Private equity firms have found a profit center in the teeth of poor children
, which the firms are getting to by buying or backing dental management firms and getting their dentists aggressively into the business of over-treating kids on Medicaid. Just as Mitt Romney's work at Bain Capital was about creating investor profit, not jobs (whatever he may claim now), this is about creating investor profit, not healthy teeth. For instance:
On May 2, All Smiles Dental Center Inc., a management company owned by Chicago-based Valor Equity Partners, filed for bankruptcy protection. Its hand was forced in part by a Texas Medicaid action cutting off payment to some of its clinics because of allegedly “excessive” and “inappropriate” orthodontic care, according to an All Smiles executive’s affidavit included in the filing. All Smiles was part of a state audit in which 90 percent of Medicaid claims for orthodontic braces were found to be invalid because they weren’t medically needed, according to Christine Ellis, one of the auditors.
In some cases, the braces may have been put on children's baby teeth.
Another dental management services company, ReachOut Healthcare America, which is owned by Morgan Stanley Private Equity, specializes in going into schools and treating kids in bulk. And when quantity is the priority, well, you make some mistakes. Like the case where six-year-old Sabrina Martinez's teeth were drilled "even after the student’s mother, Valerie Davila, told the company she was seeing a family dentist and didn’t need any work." But, see, there was another student named Sabrina Martinez, and if you're just trying to get through the most procedures you can on the most kids you can, you don't necessarily take time to tell one Sabrina Martinez from another. In another case:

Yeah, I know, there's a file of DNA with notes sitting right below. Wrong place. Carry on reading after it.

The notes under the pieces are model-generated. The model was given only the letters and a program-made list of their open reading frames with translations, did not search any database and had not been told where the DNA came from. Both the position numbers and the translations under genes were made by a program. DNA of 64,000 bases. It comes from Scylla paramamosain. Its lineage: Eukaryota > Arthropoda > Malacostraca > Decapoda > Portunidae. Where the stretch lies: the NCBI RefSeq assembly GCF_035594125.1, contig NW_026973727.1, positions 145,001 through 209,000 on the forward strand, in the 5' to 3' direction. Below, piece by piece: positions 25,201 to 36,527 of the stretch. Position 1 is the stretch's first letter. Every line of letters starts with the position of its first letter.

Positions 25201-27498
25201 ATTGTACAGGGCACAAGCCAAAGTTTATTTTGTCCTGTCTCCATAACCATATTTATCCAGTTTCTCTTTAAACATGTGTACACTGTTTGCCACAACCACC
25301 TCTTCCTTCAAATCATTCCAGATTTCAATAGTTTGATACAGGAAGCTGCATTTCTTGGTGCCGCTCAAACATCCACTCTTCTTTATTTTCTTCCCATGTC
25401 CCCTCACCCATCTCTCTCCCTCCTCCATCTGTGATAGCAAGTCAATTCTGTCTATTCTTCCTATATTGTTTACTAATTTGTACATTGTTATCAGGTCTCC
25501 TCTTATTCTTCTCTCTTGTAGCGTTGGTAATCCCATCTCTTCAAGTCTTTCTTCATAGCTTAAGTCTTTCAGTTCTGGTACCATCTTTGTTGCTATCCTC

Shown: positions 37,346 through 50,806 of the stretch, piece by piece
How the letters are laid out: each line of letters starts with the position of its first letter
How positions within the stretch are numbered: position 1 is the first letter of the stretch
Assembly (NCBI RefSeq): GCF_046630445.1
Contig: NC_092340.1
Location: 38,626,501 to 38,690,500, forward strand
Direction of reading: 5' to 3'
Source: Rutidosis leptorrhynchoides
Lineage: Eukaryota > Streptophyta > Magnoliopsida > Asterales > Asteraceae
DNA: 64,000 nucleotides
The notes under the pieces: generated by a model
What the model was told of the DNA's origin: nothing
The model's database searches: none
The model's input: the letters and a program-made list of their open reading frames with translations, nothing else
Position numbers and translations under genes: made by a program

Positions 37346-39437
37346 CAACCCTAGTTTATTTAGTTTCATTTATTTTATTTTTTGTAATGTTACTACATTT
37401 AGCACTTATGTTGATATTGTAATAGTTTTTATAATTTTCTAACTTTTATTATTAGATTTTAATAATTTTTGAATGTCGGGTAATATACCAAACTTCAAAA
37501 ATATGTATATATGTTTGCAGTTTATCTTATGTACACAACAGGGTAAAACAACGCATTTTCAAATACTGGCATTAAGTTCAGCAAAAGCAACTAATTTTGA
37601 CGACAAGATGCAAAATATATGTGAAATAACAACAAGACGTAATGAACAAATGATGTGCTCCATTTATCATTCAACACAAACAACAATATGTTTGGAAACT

When ReachOut called Stacey Gagnon to tell her the mobile dentist was coming to Isaac’s school, she said she explained that he had seizures and other serious medical conditions. ReachOut was told he could have a cleaning and oral hygiene education, nothing else, according to Gagnon.
After that call, ReachOut dentists held Isaac Gagnon down and gave him two steel crowns, two pulpotomies and 10 X-rays.
Cases like this obviously require individual dentists to suck, both as dentists and as human beings. But if it's just about individuals, such stories don't happen to scale. That takes big money—things like private equity involvement pushing dental management services companies to expand the scope of what they do from providing services like billing and scheduling to coming closer to directing actual medical decisions, something that is potentially in violation of "State laws [that] broadly say only licensed dentists or firms they own can practice dentistry." Some states are cracking down, and the U.S. Senate is investigating possible overbilling by several firms. But while regulating these abuses is an important first step, private equity firms will find the next under-regulated point of entry into profiting off of the massive inequality that leaves poor families vulnerable to such abuses and creates no meaningful disincentives to rich investors doing things like this again and again.